“I am self aware when I walk in my bikini, but not super insecure. I love to go to beach, I don’t hide glued to my towel. There are moments on the beach I look at my belly and wonder if I have to to do more sit-ups and drink more water instead of beer/wine/cava. But these moments don’t last very long. Sometimes I hear women say about other women: ‘She shouldn’t complain, she has a perfect body’. But while it sounds like a cliche, how you see your body depends a lot on how you see yourself and not on how other people see you.
We might have to focus a bit more on our beach mind, instead of our beach bodies.” – Bianca
“I’ve got curves, thick thighs and a butt that rarely fits into anything other than a large – and I’m okay with that.”
“A beach body signifies something that women (and I say women because rarely do I see anything targeted to men for this) are supposed to work towards from about September to June every year, and when ‘beach season’ comes, society tells us that our beach body is a product of our hard work over the winter. It’s a tagline that the health and fitness industries make a KILLING from, because essentially it’s the most important season to look and feel your best. And come January 1, everyone tells themselves, ‘Ok, I’ve got 5 months to buckle down and then I’ll be ready.’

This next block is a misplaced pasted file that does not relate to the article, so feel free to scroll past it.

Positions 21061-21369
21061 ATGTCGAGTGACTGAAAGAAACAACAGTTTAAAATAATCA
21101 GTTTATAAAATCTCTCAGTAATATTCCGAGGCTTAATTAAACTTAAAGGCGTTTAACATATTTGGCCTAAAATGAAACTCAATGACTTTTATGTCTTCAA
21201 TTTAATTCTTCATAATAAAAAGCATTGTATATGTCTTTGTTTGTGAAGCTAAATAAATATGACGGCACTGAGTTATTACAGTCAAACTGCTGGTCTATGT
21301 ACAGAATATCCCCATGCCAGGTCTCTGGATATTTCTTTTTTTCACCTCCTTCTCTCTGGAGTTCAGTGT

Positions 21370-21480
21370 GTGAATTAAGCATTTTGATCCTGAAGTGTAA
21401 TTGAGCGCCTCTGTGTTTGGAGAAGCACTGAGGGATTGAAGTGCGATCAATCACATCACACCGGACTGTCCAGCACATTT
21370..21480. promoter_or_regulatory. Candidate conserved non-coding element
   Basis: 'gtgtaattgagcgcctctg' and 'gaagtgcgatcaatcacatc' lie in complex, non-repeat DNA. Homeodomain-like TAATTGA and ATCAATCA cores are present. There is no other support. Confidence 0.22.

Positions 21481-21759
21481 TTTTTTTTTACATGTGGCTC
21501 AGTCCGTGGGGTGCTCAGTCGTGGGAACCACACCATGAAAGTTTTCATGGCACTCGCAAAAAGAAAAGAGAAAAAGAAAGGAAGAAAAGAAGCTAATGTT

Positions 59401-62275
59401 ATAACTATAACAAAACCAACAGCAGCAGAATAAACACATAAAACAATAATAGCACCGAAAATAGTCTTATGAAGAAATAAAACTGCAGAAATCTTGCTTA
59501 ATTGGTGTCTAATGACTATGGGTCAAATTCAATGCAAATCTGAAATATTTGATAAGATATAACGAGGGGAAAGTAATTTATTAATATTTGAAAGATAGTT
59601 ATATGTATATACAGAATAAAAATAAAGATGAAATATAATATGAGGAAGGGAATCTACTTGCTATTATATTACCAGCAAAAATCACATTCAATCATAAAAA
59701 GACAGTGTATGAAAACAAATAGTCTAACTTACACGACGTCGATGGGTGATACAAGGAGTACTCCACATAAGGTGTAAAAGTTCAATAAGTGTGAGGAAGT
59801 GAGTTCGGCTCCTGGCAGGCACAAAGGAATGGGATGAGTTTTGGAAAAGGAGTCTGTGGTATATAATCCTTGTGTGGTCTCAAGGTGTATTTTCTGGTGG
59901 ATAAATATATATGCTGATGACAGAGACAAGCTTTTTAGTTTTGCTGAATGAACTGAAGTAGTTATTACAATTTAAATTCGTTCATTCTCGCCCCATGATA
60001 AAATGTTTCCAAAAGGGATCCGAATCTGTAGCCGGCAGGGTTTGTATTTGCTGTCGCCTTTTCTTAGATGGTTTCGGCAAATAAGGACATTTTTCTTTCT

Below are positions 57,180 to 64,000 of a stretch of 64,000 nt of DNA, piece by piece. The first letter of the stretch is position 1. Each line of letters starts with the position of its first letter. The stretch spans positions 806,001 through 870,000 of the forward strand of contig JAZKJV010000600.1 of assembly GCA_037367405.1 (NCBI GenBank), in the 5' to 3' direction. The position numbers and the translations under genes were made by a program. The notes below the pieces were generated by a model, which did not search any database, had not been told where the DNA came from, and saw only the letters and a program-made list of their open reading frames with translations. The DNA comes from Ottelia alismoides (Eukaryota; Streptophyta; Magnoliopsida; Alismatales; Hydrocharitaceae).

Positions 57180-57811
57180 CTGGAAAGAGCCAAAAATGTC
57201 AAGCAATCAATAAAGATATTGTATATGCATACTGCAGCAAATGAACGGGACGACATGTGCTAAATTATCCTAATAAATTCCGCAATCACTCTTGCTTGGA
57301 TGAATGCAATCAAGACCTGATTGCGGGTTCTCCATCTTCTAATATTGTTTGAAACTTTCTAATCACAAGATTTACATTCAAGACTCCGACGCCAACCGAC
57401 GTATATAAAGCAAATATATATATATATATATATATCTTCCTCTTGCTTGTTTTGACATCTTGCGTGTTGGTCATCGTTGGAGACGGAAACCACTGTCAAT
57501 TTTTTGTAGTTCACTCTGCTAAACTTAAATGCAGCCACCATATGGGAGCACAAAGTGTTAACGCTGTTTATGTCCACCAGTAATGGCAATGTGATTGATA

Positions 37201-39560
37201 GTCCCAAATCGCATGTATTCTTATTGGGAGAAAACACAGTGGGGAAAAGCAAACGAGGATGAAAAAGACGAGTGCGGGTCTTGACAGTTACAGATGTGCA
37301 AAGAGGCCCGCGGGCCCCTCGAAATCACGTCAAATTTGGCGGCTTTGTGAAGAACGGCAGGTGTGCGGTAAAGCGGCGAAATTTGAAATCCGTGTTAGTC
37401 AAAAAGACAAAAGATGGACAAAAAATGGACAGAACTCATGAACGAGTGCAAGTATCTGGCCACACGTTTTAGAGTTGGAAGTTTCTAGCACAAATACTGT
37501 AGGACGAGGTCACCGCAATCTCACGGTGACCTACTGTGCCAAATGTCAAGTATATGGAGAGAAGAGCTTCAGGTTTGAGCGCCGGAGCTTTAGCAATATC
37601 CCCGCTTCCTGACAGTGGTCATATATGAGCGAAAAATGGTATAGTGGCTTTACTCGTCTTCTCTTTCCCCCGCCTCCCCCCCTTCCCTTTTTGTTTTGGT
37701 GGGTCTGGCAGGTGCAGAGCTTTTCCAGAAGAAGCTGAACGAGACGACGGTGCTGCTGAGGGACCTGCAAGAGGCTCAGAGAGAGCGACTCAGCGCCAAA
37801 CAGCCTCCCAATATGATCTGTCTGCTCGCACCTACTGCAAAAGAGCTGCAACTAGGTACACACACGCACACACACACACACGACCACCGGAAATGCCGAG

But if you’re a real human, you know that’s just not how it works. Life gets in the way, good food and drink, lazy days and better plans come along, and every year I feel like, ‘Well – better luck next year! Summer 2018 is the summer for me!’ There just is never enough time for me to get it together, but I admire the people who do – good for you, you go.
I’ll never be a bikini model, and I won’t be the same weight I was in high school. That’s just a fact that I’ve learned to accept – my body is different now, it’s more mature and my metabolism just isn’t as fast as I’d like it to be. I’ve got curves, thick thighs and a butt that rarely fits into anything other than a large – and I’m okay with that. And as long as I’m keeping myself healthy and strong, working out consistently, and not eating cheese fries for EVERY meal, the beach is going to get whatever body I give it.
Well, I can’t say that I’m necessarily “comfortable” in a bikini. I will never be the girl who frolicks down the beach without a cover up, and whenever I get up to go into the water, of course I feel like everyone is staring at me and judging me.The truth is, they’re not. And if they are – Who cares?
A beach body is anybody enjoying the beach – short, tall, round, lean, skinny – the beach is my escape, and is way more than a runway.” – Susan